This is where Melina Laboucan-Massimo saw an opportunity to make a difference. Laboucan-Massimo is Lubicon Cree, from the community of Little Buffalo, located in Alberta, Canada. Little Buffalo is an oil sands region, and as a result, Laboucan-Massimo grew up witnessing firsthand the negative impacts that oil sand development has had on the environment, as well as the development of her Indigenous community. To put into perspective how little the oil sands have done for Indigenous communities, Laboucan-Massimo states in this article with the Nobel Women’s Initiative that since 1978 over $14 billion had been made off of her family’s traditional territory, yet they still don’t have running water. She goes on to say that the more than 2600 oil wells on the land make it impossible to live sustainably, to make matters worse, almost 70% of Lubicon territory has been leased for future development without the consent of the Lubicon people, directly violating their charter rights.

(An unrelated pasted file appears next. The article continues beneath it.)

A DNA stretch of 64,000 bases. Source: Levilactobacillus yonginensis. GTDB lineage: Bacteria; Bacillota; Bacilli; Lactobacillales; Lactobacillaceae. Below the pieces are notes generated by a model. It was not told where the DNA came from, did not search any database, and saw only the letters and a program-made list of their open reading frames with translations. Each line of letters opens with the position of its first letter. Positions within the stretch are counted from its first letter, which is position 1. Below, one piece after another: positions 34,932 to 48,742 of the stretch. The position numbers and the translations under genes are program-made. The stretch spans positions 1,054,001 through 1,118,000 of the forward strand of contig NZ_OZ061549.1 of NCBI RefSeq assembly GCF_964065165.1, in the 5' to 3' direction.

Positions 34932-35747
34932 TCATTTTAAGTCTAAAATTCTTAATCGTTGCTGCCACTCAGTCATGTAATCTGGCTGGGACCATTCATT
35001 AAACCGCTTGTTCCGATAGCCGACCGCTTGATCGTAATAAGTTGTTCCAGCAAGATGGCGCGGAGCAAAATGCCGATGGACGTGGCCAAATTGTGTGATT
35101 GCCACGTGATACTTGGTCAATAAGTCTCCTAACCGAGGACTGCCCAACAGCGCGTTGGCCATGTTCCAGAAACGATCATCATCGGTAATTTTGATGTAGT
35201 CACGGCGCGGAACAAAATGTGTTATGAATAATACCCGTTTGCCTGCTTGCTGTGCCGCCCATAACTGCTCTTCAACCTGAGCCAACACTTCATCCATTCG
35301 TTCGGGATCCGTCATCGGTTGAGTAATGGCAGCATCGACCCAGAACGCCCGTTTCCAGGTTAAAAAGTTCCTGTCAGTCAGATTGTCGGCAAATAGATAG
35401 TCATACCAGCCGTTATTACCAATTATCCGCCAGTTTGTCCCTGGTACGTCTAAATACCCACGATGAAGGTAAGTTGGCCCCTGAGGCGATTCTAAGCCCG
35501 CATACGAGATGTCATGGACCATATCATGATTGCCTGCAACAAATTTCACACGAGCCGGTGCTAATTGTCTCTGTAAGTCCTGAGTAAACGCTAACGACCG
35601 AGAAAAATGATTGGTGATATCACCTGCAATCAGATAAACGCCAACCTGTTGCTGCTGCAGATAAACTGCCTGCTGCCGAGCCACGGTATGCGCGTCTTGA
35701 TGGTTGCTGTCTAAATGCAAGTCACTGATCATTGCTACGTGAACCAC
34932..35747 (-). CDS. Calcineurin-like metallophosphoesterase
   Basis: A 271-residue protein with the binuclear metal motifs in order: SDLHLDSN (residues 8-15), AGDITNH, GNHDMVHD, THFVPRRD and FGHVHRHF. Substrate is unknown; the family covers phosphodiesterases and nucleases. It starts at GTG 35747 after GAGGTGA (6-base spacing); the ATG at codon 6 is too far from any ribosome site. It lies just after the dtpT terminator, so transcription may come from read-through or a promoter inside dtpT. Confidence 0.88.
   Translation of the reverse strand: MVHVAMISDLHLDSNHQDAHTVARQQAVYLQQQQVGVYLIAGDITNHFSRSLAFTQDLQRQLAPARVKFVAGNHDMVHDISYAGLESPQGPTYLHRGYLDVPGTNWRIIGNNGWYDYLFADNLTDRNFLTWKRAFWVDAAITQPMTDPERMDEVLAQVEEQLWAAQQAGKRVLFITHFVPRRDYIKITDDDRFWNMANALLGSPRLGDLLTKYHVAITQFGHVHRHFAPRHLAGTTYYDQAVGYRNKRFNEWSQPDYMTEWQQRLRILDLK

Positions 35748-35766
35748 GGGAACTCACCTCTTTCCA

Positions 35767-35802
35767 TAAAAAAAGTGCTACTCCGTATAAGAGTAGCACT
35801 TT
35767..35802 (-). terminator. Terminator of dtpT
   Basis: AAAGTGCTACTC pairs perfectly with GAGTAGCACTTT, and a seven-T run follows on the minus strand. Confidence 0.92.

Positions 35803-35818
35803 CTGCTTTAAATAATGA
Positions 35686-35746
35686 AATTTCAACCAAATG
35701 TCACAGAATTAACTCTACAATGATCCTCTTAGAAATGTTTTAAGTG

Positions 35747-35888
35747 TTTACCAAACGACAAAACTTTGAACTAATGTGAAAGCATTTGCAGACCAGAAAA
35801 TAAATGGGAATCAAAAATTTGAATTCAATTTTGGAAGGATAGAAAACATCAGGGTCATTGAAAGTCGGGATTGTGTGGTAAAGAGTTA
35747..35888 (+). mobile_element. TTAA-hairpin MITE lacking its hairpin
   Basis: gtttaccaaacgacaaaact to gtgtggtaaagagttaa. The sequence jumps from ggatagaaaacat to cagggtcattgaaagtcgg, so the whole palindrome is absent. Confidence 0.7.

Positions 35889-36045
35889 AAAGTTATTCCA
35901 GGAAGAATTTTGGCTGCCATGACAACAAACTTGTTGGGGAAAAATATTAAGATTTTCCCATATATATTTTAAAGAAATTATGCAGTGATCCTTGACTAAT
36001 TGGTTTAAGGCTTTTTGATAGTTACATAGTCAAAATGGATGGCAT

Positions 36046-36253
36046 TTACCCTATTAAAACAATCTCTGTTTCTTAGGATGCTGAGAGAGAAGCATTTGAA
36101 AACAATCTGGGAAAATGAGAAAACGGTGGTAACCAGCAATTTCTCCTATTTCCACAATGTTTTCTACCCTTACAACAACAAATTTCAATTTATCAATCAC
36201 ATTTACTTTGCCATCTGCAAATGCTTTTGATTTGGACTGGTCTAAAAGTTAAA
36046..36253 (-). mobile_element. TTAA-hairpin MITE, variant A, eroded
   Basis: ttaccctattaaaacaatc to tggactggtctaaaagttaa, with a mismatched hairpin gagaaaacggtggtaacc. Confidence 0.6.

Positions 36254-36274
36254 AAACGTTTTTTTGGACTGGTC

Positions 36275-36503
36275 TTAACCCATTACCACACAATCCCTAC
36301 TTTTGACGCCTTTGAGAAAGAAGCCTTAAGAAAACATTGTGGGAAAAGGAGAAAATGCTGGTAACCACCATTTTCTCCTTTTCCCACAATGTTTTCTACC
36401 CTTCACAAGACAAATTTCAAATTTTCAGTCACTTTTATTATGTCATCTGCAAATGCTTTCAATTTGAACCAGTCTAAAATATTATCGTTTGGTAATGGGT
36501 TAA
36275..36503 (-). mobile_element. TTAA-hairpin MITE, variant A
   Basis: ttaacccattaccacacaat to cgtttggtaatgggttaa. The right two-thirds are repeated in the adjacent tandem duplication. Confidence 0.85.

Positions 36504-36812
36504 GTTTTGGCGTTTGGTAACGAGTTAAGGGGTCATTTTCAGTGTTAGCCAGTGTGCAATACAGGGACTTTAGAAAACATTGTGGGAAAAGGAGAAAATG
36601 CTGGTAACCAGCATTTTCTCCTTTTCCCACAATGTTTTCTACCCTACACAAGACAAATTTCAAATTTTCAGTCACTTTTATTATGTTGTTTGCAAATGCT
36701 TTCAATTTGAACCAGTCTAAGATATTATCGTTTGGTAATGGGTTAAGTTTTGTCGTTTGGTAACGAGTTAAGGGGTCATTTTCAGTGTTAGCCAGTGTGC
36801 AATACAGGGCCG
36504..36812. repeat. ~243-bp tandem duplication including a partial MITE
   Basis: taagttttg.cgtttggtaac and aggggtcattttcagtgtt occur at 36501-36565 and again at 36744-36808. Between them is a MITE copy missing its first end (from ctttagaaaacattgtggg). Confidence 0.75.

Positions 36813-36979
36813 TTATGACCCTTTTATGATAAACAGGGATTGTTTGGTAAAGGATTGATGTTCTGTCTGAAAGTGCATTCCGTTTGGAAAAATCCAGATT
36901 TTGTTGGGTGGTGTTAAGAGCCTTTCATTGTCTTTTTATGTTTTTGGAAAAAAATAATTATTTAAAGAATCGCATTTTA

Laboucan-Massimo has been attending protests about this matter since 1988, at the tender age of 7 years old. This first protest was in her Lubicron Cree community of Little Buffalo which held a 6-day protest against oil and gas drilling on their land. While her parents and grandparents were part of the blockade, Laboucan-Massimo watched from the safety of their car, with this experience having a profound impact on her. This protest in 1988 was a whole 34 years ago, yet oil and gas drilling continues on this land, much to its detriment. If the community of Little Buffalo sounds familiar, then you were probably paying attention to the news in 2011. This is because in 2011 the Rainbow Pipeline spill occurred on this land, causing a total of 28,000 barrels of oil to be spilled – the largest oil spill in Alberta in three decades. This spill is still impacting the community to this day, and those responsible for it, Plains Midstream, were only fined a measly $1.3 million two years after the spill. Were those funds used to clean up the area or were they enough to cover the costs of those cleanup efforts? No and no. After this spill, Laboucan-Massimo felt even more inspired to take action, saying in an interview with Mongabay, “Wow, I need to really start building: What does transition technology look like? What does a just transition look like in our communities? That’s why I founded Sacred Earth Solar, which began with my Master’s thesis…”